Probably sometime in your life, you’ve been on the lookout for effective ways to deal with breakouts, pesky pimples and full-blown acne. If you’re looking for a workhorse ingredient to do battle against blemishes and a host of other unpleasant skin conditions, salicylic acid might be it.
Salicylic acid is known as a keratolytic agent. It is an ingredient used to separate the scaly, thick layer of the skin by peeling it off and ultimately refreshing your skin. And it’s been used for thousands of years!1
Where Does it Come From?
Salicylic acid is a naturally occurring chemical in plants. The name is derived from the Latin word salix, meaning willow tree. Why a willow tree? Because salicylic acid naturally occurs inside the willow’s bark and leaves. But getting the benefits of salicylic acid isn’t as simple as cracking open the bark or tearing up a leaf. The bark first needs to be powdered, treated with oxidants, and filtered to make the actual acid.
The discovery of this organic acid and its medicinal properties can be traced back centuries ago, when people used the willow tree’s bark for various treatments. It was Hippocrates, the Greek physician, who introduced the ingredient to the medicinal market. And since then, it has been touted as an aid in helping to relieve, combat, or possibly improve fever, aches and pains, inflammation, circulation, and even as a food preservative. But it is mostly known for its ability to treat warts and other skin conditions. In the past, researchers referred to it as “Vitamin S,” because they thought it might be an actual vitamin. It was a drug explored and studied by doctors worldwide.2
Salicylic acid is primarily found in willow trees, but it can also be found in several kinds of plants, such as tobacco and potatoes. In fact, you can even find it in fruits and vegetables, such as raspberries, Granny Smith apples, cucumbers, cantaloupe, and strawberries. Some herbs and spices also contain some amounts of salicylic acid.3 Additionally, salicylic acid and aspirin are in the same class of drugs. Although they’re not the same thing, they both have anti-inflammatory effects.4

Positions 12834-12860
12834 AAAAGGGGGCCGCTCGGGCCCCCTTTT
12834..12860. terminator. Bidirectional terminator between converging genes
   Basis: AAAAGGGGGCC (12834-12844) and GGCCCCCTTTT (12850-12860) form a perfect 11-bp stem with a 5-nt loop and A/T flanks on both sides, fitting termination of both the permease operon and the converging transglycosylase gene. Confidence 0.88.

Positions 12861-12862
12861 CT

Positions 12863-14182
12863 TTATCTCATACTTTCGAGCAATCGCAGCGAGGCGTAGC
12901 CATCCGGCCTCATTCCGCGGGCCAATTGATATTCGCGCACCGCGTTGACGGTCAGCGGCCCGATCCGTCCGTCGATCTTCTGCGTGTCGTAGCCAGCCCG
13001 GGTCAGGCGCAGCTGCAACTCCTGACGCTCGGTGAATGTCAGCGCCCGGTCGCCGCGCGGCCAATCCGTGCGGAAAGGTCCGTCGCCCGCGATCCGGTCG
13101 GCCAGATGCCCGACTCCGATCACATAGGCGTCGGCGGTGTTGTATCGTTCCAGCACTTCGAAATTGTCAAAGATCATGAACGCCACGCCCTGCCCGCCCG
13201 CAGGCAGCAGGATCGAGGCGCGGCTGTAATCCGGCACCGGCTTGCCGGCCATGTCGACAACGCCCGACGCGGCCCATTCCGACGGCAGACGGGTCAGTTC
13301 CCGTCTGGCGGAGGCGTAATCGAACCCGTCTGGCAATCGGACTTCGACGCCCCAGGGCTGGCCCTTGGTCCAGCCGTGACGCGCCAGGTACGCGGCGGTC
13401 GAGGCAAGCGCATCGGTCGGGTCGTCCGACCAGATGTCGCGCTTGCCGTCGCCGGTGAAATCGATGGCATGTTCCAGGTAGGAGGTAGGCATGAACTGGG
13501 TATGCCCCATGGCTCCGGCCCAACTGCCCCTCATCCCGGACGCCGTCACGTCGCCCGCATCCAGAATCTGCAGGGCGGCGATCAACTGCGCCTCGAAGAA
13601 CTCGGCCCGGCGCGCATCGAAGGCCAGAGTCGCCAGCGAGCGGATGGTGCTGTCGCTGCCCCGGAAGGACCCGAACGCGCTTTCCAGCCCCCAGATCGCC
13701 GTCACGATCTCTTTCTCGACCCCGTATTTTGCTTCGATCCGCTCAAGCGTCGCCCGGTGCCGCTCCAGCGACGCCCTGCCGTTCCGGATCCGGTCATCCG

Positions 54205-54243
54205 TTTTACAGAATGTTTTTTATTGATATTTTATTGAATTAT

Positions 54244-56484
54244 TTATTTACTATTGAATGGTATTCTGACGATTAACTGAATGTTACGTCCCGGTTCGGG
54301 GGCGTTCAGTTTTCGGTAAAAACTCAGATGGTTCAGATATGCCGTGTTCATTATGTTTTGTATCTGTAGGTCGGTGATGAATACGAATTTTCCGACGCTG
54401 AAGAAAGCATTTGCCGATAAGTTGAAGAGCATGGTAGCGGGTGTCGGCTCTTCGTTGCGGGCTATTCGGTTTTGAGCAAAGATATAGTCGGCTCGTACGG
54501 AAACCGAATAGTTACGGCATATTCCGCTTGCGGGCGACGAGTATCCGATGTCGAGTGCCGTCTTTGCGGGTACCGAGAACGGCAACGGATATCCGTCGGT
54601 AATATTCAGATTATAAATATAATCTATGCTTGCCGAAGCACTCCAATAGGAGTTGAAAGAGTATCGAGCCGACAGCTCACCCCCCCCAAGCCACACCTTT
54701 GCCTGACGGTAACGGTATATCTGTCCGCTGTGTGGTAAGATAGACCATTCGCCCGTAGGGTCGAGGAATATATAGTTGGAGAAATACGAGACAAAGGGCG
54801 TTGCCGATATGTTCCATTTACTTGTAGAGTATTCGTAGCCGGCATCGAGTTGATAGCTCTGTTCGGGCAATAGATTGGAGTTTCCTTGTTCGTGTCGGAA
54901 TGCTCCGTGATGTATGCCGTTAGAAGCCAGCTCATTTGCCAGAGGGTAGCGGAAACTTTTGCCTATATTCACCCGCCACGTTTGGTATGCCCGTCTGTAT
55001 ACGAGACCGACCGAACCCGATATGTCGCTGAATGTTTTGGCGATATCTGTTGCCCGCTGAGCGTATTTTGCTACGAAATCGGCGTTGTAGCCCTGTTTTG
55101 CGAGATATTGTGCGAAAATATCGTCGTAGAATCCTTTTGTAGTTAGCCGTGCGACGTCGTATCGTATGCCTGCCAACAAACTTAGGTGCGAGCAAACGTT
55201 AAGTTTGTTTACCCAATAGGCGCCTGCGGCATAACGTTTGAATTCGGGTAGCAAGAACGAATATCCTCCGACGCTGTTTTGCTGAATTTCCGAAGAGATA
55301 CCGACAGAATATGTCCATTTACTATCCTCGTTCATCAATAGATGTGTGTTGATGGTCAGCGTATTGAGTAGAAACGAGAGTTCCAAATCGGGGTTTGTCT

How Does Salicylic acid Work?
Do you know keeps the top and bottom layer of skin attached? It’s keratin – a major protein found inside the cells of your skin that anchors the epidermis to your dermis. It is what holds your skin together, forming the outermost layer of your skin, and protecting you from the environment. Keratin forms the structure of your skin.5,6
So, what does it have to do with salicylic acid? Quite a lot, actually.
Keratin is the protein that salicylic acid breaks down to loosen or separate the cells that stick together. This makes way for keratolysis to take place. This is the peeling of the scaly outer layer of your skin. And what happens when the scaly plaques of your skin shed? Regrowth! And this equates to revitalized, glowing skin!7
Salicylic Acid in the Skincare and Cosmetics Industry
The use of salicylic acid has been going strong for years. Aside from its medicinal uses, its growing use in personal skincare and cosmetics has also contributed to salicylic acid’s popularity.
Today, salicylic acid is popularly known for its beneficial effects in helping to lessen breakouts, acne, warts and other related skin conditions. Products are often fortified with salicylic acid in their formula. You’ll also find topical versions of salicylic acid in pads, creams, lotions, liquids, gels, ointments, and even as shampoo and conditioner.8
And it’s also a key ingredient in our very own acne-fighting gel.
How can Salicylic Acid benefit your skin?
It may help remove blackheads and whiteheads.
What happens when skin cells are separated from each other? They are loosened up. This helps to avoid clogging. And avoiding clogging can help reduce the appearance of those dreaded whiteheads and blackheads. By helping to loosen cells, salicylic acid may also help to prevent the development of other inflammations related to blackheads.9